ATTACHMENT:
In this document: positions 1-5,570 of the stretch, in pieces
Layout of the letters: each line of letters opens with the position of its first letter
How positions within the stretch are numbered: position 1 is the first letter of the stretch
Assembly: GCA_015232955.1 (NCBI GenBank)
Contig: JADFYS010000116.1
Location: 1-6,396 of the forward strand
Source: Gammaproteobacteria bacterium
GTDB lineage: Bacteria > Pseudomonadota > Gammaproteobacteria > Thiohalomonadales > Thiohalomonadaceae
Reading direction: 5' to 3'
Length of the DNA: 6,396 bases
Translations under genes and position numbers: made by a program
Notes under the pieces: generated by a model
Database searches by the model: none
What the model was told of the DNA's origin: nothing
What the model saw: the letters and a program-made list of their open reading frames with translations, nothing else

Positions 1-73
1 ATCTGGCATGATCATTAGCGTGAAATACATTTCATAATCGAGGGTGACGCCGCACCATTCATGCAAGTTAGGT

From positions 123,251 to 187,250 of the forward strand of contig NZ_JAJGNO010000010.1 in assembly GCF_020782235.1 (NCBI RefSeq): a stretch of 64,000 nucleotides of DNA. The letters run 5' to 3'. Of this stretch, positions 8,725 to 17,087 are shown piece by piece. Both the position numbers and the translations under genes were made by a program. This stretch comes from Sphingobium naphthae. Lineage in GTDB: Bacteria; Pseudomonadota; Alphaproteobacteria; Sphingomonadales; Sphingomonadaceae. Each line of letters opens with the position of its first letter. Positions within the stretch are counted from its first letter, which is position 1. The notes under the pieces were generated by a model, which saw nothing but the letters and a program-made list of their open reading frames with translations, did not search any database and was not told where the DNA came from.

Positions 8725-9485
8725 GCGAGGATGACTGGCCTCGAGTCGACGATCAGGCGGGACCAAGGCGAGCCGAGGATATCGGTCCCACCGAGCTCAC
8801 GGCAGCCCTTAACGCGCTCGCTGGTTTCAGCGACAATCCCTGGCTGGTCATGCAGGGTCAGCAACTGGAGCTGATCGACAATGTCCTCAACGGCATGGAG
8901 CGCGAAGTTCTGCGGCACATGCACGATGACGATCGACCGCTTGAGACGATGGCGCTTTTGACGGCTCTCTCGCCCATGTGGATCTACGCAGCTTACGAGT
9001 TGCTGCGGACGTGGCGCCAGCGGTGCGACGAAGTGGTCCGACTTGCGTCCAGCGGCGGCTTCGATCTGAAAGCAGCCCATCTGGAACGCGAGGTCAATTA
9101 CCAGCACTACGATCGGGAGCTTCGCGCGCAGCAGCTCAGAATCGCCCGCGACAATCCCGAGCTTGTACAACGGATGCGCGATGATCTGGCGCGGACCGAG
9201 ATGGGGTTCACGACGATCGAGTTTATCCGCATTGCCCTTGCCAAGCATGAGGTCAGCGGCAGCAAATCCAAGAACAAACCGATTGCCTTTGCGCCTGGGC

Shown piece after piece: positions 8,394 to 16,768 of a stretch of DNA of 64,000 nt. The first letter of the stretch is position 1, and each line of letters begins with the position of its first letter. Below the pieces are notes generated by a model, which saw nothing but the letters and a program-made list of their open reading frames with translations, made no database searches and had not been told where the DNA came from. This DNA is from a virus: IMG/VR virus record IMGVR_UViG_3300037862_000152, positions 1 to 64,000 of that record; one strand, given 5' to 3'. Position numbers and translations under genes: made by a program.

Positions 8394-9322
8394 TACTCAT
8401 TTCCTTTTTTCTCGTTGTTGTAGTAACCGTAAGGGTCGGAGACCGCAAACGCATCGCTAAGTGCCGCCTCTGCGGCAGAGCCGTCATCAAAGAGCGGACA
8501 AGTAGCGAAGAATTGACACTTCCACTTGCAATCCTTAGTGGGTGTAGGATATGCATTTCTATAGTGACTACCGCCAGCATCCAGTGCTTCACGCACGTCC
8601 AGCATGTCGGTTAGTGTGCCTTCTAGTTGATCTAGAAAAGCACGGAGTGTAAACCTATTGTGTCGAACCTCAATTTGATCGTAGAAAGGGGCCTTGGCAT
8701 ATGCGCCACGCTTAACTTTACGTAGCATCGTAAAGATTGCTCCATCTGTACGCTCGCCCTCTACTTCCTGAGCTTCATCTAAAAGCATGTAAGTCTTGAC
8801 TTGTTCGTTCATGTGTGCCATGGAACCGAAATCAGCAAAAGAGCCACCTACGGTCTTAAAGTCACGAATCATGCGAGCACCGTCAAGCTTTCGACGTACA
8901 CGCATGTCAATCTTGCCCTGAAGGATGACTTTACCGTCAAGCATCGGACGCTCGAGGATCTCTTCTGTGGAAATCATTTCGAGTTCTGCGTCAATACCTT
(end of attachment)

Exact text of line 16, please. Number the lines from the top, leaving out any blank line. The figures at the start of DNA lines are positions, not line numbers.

Positions 1-73